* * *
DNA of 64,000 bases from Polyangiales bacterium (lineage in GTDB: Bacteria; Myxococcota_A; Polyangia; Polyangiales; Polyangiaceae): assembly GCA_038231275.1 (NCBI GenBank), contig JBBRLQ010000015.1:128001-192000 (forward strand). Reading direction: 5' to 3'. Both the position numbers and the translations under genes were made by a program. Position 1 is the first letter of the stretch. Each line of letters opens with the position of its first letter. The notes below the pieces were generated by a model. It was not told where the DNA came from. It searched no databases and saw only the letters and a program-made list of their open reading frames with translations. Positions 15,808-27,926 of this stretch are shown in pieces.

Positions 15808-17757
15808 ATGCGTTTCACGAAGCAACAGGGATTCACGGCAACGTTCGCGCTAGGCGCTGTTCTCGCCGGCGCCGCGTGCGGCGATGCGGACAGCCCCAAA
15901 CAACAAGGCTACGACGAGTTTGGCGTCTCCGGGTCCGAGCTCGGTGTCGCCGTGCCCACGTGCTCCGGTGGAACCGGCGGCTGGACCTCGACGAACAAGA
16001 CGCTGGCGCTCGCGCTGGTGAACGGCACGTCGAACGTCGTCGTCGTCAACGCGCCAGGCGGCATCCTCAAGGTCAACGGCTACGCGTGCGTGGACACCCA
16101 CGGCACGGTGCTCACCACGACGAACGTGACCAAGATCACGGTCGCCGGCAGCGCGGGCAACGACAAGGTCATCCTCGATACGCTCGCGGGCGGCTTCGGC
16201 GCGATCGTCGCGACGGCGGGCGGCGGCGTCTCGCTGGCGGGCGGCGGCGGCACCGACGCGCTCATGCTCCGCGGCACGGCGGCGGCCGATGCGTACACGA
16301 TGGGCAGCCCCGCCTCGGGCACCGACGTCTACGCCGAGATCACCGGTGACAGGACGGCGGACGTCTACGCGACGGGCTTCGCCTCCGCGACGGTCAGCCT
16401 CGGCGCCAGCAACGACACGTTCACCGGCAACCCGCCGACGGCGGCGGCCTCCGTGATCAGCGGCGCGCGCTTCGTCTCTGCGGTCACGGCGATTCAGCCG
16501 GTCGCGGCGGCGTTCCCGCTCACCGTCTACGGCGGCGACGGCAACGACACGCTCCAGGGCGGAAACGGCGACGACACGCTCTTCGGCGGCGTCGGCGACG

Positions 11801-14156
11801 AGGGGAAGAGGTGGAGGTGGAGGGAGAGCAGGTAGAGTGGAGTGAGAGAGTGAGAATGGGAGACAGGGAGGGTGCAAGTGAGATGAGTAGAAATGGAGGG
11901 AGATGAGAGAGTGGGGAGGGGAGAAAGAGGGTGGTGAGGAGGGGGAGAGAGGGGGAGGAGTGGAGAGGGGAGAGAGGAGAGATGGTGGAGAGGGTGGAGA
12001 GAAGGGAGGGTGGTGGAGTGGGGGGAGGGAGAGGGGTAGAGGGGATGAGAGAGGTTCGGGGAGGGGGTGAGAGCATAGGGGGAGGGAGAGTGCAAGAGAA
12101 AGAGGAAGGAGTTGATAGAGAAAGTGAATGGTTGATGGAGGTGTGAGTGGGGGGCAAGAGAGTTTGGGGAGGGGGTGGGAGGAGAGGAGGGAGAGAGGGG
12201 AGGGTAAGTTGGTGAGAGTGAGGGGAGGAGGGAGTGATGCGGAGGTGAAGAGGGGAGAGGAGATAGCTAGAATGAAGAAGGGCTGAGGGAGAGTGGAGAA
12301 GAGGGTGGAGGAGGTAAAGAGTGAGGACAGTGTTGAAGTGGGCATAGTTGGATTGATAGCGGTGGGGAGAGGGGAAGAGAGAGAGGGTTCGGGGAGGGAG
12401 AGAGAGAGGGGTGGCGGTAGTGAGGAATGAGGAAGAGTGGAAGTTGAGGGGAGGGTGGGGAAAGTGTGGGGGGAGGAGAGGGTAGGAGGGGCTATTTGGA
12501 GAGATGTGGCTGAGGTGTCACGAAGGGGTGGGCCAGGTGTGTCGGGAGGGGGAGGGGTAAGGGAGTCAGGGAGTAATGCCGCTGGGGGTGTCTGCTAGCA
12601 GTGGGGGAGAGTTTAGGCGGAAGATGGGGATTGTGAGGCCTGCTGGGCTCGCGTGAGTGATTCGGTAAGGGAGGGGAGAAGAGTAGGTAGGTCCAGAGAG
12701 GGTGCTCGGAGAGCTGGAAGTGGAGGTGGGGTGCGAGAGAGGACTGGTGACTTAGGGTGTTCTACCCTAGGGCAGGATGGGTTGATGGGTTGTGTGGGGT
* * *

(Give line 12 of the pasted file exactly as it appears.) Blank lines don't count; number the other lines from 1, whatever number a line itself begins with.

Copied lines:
11801 AGGGGAAGAGGTGGAGGTGGAGGGAGAGCAGGTAGAGTGGAGTGAGAGAGTGAGAATGGGAGACAGGGAGGGTGCAAGTGAGATGAGTAGAAATGGAGGG